Pay attention. I am not kidding. Really.

Month: March, 2015

Decision Making, Part 3

photo of almost completely used toothpaste tube

“It’s almost empty. Pitch it, for Pete’s sake.”

Once you start reading it, you may wonder why this post’s topic wasn’t part of Living Well, Part 3, because it sort of fits under the umbrella of little decisions that most of us think don’t matter. But then again, it takes off in a completely new direction. Since it isn’t an exact fit, it stands alone as Decicision Making, Part 3. (Goes to show you get special treatment when you don’t fit anywhere else.)

Here’s the pay-attention tip
right up front:
use what you pay for.

Since this is a fairly straightforward and logical statement, you’d think we’d all grasp this concept. Instead, it seems a devilishly slippery one for our society – at least today’s American society. Our forebears living before the Industrial Revolution got it; no one had to explain this concept to them. We, it would appear, are living on another planet.

FYI: Bill Bryson’s lengthily titled Made In America: An Informal History of the English Language in the United States is a delightful read with an added bonus that directly applies to our use-it-up concept. He describes how our society functioned during pre- and post-Industrial-Revolution times, succinctly illustrating why people didn’t throw away any resource they had paid for with time or money, prior to the Industrial Revolution.

Unlike our pre-Industrial-Revolution ancestors, though, we have an abundance of everything. In fact, we have too much of everything. “Not quite. We don’t have an abundance of money,” you say? What a surprise. We have houses and apartments stuffed to the rafters, but not enough money. Do you suppose there’s a connection?

But, I digress. I want to stick like glue to this use-it-all concept. Let’s get started by using some REALLY little examples. Promise me you’ll stay with me to the end. Roll your eyes if you must and if it makes you feel more hip, but just stay with me. Okay?

First, a little reminder
of what I – and you – pay for.

I pay for the WHOLE tube of toothpaste – the part that squirts right out of the tube and the two-weeks’ worth that won’t squirt out, leading me to pitch it into the trash. Colgate doesn’t say, “Aw shucks, we’ll just give you that last bit that we’ve made almost impossible to get out. It’s on the house.” I’m quite certain no one at any level of Colgate-Palmolive’s vast management tiers has said that.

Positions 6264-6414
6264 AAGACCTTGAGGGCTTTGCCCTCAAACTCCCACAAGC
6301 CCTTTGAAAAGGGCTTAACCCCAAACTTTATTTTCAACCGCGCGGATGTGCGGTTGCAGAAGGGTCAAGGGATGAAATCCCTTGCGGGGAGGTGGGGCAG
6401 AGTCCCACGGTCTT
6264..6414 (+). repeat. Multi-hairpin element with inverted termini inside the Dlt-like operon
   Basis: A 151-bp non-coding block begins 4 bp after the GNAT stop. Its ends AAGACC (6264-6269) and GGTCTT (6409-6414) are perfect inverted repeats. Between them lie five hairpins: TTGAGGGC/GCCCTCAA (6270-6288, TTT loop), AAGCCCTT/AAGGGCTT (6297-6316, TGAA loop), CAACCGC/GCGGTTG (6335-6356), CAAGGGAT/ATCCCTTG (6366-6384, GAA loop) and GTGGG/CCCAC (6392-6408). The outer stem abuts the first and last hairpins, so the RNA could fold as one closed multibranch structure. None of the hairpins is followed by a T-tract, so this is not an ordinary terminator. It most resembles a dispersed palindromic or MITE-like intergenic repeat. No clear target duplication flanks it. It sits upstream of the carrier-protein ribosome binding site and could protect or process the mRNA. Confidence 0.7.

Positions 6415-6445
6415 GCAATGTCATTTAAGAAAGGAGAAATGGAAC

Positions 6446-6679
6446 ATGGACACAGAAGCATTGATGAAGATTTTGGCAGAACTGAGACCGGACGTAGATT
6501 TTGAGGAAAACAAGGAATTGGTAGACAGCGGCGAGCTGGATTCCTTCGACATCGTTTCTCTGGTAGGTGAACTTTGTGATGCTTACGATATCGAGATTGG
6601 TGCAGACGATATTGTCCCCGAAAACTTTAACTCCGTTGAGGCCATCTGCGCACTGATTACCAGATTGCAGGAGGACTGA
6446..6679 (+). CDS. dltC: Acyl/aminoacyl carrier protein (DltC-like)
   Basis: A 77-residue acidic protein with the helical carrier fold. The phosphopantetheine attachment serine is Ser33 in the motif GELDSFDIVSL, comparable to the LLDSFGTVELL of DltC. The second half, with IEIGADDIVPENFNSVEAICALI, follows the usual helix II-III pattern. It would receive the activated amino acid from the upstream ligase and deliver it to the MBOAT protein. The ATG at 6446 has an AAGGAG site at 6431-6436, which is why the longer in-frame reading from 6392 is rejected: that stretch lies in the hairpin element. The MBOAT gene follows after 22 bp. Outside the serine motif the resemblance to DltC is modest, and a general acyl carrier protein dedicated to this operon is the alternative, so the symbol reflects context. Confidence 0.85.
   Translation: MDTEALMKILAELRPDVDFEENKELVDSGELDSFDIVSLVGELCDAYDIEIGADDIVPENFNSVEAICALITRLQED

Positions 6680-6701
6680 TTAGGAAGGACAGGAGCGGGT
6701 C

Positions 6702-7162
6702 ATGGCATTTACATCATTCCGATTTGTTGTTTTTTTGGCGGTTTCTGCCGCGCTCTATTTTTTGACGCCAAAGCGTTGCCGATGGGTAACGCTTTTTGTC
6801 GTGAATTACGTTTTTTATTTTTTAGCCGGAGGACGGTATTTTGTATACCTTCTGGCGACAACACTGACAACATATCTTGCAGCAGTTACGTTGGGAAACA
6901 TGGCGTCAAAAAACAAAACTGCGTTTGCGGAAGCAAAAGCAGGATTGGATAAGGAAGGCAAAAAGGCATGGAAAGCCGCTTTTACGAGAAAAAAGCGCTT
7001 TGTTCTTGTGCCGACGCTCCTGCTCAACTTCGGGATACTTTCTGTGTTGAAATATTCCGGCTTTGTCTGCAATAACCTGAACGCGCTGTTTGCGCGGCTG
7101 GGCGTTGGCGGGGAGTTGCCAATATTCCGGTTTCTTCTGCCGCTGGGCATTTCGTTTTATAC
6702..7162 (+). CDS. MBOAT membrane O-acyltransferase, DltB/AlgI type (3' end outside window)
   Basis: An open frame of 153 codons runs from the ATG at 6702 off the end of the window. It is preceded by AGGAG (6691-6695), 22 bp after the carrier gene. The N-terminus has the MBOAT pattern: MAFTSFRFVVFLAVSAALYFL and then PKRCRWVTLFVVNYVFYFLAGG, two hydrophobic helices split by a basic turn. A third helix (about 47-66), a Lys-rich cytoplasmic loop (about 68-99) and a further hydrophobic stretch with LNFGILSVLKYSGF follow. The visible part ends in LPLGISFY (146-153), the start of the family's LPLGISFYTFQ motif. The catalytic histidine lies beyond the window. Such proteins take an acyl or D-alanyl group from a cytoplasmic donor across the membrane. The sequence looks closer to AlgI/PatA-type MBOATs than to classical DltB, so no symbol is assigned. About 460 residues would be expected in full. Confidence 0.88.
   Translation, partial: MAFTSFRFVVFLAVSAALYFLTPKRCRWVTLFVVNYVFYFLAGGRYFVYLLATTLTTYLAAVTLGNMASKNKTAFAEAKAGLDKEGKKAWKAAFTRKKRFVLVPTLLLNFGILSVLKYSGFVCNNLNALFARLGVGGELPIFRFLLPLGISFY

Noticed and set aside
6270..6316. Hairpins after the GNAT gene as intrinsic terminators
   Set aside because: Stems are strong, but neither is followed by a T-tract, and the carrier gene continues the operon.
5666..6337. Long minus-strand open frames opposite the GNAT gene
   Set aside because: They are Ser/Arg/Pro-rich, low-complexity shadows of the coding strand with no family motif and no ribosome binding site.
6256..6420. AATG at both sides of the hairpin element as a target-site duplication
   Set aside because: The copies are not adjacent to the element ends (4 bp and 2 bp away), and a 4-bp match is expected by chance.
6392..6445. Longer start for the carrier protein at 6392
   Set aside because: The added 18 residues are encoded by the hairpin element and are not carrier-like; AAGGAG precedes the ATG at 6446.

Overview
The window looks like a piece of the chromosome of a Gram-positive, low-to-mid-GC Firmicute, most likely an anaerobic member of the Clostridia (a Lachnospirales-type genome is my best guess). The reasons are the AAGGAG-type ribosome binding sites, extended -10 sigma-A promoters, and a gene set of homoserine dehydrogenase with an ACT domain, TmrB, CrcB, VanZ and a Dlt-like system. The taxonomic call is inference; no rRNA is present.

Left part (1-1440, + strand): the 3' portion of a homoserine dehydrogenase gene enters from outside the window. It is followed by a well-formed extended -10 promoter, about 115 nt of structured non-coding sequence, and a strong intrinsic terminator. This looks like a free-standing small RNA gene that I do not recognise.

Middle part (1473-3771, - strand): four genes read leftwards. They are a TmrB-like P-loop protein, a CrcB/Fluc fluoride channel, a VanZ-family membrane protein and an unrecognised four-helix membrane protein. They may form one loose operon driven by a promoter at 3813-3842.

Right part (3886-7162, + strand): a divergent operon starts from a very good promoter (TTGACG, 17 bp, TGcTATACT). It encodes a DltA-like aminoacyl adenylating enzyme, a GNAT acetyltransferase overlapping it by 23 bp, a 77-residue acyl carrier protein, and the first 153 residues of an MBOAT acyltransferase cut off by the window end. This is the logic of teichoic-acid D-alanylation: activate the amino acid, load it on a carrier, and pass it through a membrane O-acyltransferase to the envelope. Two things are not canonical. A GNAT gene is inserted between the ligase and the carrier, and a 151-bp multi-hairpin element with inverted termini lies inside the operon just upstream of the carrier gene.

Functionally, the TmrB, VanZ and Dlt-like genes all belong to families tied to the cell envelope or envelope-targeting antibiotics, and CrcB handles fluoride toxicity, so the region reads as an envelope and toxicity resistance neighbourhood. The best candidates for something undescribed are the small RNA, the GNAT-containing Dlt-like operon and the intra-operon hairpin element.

That last quarter cup in the slimy-sided mayonnaise jar? I paid for it. When I throw it in the trash, I throw away food (make that a food product) I’ve paid for. (I’m also dooming yet another jar to the dump instead of the recycle bin.) Kraft didn’t throw in a little extra “at no additional charge”; they charged me for every bit of product – plus the jar, label, and lid. Businesses don’t absorb these costs; they pass them on to us.

Oh, pleeeease. Using up the last little bit of toothpaste?? That can’t make a difference,” you say?

Of course not!
But that’s not the point.

Scraping out every smidgen of the mayo won’t make a difference either. Neither will sloshing water around in the shampoo bottle or laundry detergent jug till not one bubble comes out. Neither will rinsing out the ketchup bottle with water and throwing the resulting goop into your home-made soup. None of these little habits make a difference – on their own. They allow you to stretch toothpaste, shampoo, mayo, detergent, ketchup for just a few more days or weeks, and that’s all.

This simple idea that if we pay for something, we should use it – all of it – involves, for the most part, making little decisions. Now here’s where we come full circle to Living Well, Part 2: THEY ADD UP. When we apply the use-it-all principle to all our buying decisions, the effects begin to add up. Adding this use-it-up habit to your lifestyle results in collective, very real savings. And that, as you know, is what helps out the old bottom line.

The reverse is also true.

The mindset prompting the mayo’s premature death in the landfill also prompts you to throw away plenty of other resources you paid for, and that doesn’t help the old bottom line. I don’t have to tell you how important the bottom line is; sitting down to a stack of bills every month has already taught you that. But there’s one more reason that use-it-up habits are worth incorporating into your mindset.